Technology brings art to life for the visually impaired
Posted 06 April 2011
Nottingham Castle’s Long Gallery is currently exhibiting an installation with a difference: ‘Blockwerk Orchestra’ – a display which helps visually impaired people enjoy art.
At Blockwerk Orchestra, visitors can experience an audiovisual delight, as they carry blocks which trigger sound effects and music at different locations throughout the gallery.
Commissioned by ‘Artfully Sighted’ – a group of visually impaired people from the Nottinghamshire Royal Society for the Blind (NRSB), Blockwerk Ochestra was created by digital artist Noel Murphy and musician and sonic artist Tom Hill.
NRSB volunteer Marianne Atkinson said “We feel that Noel and Tom have created something really innovative that will encourage people with or without a visual impairment to explore their senses in a new way.”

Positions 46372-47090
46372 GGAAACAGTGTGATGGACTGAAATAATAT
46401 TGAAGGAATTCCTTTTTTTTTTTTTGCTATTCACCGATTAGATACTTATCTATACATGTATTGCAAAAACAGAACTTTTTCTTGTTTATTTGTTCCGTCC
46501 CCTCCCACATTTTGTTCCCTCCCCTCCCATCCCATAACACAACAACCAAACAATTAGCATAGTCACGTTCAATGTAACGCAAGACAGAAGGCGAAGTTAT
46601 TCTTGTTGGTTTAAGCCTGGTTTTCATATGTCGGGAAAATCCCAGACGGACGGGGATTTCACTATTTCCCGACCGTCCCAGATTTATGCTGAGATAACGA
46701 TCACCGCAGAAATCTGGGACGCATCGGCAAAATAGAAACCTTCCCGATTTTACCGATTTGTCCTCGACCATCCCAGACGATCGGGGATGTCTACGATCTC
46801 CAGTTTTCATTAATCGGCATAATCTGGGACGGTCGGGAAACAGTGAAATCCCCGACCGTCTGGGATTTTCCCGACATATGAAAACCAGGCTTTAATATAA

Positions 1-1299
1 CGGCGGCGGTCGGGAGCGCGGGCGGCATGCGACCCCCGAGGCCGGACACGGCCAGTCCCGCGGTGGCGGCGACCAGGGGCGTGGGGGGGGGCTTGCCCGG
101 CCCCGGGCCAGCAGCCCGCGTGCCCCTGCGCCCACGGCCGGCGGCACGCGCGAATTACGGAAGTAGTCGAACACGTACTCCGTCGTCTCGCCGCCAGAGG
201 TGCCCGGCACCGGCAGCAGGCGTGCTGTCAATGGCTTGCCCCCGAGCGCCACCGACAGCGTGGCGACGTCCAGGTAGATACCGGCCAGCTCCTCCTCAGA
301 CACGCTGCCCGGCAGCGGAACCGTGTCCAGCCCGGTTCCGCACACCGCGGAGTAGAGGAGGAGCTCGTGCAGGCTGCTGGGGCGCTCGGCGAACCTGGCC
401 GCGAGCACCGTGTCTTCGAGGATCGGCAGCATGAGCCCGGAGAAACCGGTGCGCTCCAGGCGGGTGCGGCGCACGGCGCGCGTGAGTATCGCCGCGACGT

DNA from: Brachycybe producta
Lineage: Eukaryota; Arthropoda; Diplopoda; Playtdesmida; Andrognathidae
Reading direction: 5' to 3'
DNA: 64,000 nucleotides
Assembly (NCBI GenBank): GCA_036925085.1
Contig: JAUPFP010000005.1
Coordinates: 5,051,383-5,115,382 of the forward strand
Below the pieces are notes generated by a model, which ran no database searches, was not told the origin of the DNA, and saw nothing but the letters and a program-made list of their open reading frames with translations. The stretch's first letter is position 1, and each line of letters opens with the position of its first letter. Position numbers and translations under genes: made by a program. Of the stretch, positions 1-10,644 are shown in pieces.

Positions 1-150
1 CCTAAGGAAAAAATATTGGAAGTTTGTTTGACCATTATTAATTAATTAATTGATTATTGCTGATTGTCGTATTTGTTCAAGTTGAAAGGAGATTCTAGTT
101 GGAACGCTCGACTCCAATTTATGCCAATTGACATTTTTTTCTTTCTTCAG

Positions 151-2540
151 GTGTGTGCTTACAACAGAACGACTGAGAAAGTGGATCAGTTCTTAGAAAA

Galleries across the country are embracing technology to make art accessible to everyone. Perhaps the most technologically advanced is London’s Tate Modern.
Since 2002, the gallery has offered ‘i-Map’ – an online art resource for visually impaired people.
Continually enhanced and improved, i-Map has won several awards for its vision, design and accessibility. It uses audio, image enhancement and deconstruction, animation and raised images to build imagery and an understanding of works of art.
Rather than examining the entire artwork at once, i-Map introduces detail in a carefully planned sequence, gradually building a picture of the work as a whole.
Alongside i-Map, the Tate also offers ‘touch tours’ to enhance users’ online iMap experiences. Tours involve direct handling of two and three dimensional works, coupled with description and discussion of each piece to, quite literally, bring what users have experienced online to life.
Check out Tate’s i-Map here, and you can experience the Blockwerk Orchestra at the Long Gallery until October 2011.